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11 January 2017

"I'm a Negro Woman; I'm Not Going To Entertain the Impossible" — Hidden Figures Review

Contrary to the clues, which seemed to point towards Pablo Larraín's Jackie, Monday night's Odeon Screen Unseen screening was Hidden Figures, a film about three black women who worked as 'computers' at NASA during the Space Race. I read Margot Lee Shetterly's excellent book of the same name towards the end of last year and was looking forward to seeing such a fascinating and important story being brought to the big screen, but although entertaining and with good performances from the female leads, the Theodore Melfi's film was rather underwhelming.

The film opens in the early days of JFK's presidency. When the world learns that the Russians have put a man into space, the pressure is on Al Harrison (a composite of three NASA Langley directors, played by Kevin Costner) to follow suit and surpass Russia's achievements.

Katherine Goble Jackson (Taraji P. Henson) is a brilliant mathematician working in the computing room until she is invited to join Harrison's Space Task Group as a computer, as the team works on the Mercury programme to put John Glenn (Glenn Powell) into space. Katherine enjoys the work and is good at it, often impressing Harrison, but is stymied by the discrimination she faces from her white and (predominantly) male co-workers. She has to run a quarter-mile to reach a bathroom for African Americans and her colleagues won't even drink from the same coffee pot as her. Nor is she allowed to put her name to reports on which she has done most of the work.

Meanwhile, her friend and colleague Dorothy Vaughan (Octavia Spencer) struggles to obtain a formal promotion to be the supervisor of the computing department — a role she is already doing. When faced with the arrival of an 'International Business Machine' in the department, knows that she and her team must become programming experts if they are to avoid becoming redundant following the automation of the computing role. Then there is Mary Jackson (Janelle Monáe), who shows talent in engineering but who cannot become an engineer until she has taken a course at a school that only accepts white students.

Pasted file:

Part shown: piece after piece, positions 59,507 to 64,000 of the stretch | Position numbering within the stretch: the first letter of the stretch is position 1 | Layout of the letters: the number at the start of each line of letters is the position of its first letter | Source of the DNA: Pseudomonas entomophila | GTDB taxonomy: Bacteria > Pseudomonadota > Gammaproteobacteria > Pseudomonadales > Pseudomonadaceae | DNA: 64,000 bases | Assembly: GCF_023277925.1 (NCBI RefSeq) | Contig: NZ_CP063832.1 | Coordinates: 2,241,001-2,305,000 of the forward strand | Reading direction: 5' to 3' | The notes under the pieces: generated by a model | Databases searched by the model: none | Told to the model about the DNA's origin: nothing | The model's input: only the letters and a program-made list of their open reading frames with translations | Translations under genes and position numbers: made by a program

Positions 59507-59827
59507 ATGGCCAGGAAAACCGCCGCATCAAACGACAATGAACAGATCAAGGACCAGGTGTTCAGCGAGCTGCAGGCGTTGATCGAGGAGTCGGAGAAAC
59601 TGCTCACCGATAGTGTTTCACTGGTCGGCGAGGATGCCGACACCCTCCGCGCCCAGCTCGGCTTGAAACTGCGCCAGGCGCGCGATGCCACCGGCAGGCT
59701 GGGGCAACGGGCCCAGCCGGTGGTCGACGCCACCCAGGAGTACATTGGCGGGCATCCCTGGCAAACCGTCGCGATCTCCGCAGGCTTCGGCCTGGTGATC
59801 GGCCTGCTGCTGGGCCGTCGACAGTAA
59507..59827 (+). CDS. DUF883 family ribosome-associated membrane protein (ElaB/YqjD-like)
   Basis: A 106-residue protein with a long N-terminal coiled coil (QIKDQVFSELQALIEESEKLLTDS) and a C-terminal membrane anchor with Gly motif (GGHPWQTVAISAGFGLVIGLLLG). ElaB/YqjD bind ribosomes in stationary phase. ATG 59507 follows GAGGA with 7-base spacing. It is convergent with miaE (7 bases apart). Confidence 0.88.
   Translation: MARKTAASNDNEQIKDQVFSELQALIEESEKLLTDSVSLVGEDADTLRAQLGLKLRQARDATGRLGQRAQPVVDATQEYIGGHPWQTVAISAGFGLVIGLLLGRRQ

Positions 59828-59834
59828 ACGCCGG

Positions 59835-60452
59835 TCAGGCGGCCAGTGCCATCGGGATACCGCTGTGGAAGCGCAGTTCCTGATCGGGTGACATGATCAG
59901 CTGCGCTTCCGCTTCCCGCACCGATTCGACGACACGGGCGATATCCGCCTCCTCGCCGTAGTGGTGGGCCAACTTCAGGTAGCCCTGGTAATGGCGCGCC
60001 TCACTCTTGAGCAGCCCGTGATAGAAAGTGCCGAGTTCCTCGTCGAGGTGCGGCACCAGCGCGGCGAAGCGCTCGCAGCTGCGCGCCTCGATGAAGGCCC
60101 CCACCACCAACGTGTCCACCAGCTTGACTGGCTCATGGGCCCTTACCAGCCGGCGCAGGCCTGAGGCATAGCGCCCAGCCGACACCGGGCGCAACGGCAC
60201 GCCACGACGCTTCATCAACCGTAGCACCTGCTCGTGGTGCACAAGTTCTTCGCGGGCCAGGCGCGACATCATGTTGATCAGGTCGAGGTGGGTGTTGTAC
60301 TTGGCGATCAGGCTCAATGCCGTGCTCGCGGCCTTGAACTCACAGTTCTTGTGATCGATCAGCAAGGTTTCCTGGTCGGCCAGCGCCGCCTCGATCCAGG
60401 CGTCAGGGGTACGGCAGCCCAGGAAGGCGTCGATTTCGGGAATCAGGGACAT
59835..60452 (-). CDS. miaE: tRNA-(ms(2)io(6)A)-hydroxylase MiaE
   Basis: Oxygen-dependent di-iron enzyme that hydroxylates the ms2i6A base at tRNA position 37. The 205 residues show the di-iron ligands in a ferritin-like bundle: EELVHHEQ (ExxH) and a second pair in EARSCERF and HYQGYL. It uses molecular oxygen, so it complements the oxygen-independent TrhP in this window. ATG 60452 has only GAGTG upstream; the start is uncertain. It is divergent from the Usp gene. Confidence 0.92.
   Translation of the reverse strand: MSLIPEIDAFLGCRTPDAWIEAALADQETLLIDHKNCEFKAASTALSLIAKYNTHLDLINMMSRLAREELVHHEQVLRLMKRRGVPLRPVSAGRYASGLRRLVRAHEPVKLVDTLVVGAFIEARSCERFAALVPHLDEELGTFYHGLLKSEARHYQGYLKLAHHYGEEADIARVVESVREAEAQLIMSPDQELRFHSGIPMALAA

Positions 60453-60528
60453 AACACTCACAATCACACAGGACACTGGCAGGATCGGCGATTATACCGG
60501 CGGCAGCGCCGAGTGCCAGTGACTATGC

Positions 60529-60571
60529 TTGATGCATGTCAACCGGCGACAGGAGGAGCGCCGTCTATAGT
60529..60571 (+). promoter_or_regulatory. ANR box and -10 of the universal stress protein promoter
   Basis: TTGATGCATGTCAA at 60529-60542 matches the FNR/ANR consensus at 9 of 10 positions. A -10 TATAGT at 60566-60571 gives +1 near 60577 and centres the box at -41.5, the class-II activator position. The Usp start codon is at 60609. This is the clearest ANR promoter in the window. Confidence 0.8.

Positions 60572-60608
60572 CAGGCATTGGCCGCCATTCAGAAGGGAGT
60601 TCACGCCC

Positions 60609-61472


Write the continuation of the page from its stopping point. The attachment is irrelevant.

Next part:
Despite being inspired by the lives of three brilliant women who made hugely important contribution at NASA to computing, mathematics, physics, engineering and programming, it is unfortunate, then, that Hidden Figures isn't more inspiring. The performances were good — Spencer was as compelling as usual and Henson, in a quieter role, was also very watchable — but the film didn't seem to know which story to tell so it told them all: women in science, race relations in the 1960s, the Russian space race, and so on. And, of course, there had to be a romance sub-plot. The script seemed hackneyed and just rather ordinary — Powell's John Glenn was particularly grating (maybe that was intentional), but the dialogue felt clunky at times, despite the best efforts of the actors.

At 2h07, the film also ran slightly too long, and the pacing was a little off: it took a while to get going and the majority of the dramatic tension was crammed into the final few scenes. That said, Hidden Figures is an easy-going and entertaining, if unmemorable, film and, if you don't think you'll get around to reading Shetterly's book, I would recommend the movie. However, if you want to know the real story of Katherine Johnson, Dorothy Vaughan and Mary Jackson, check out the book as well (or instead).

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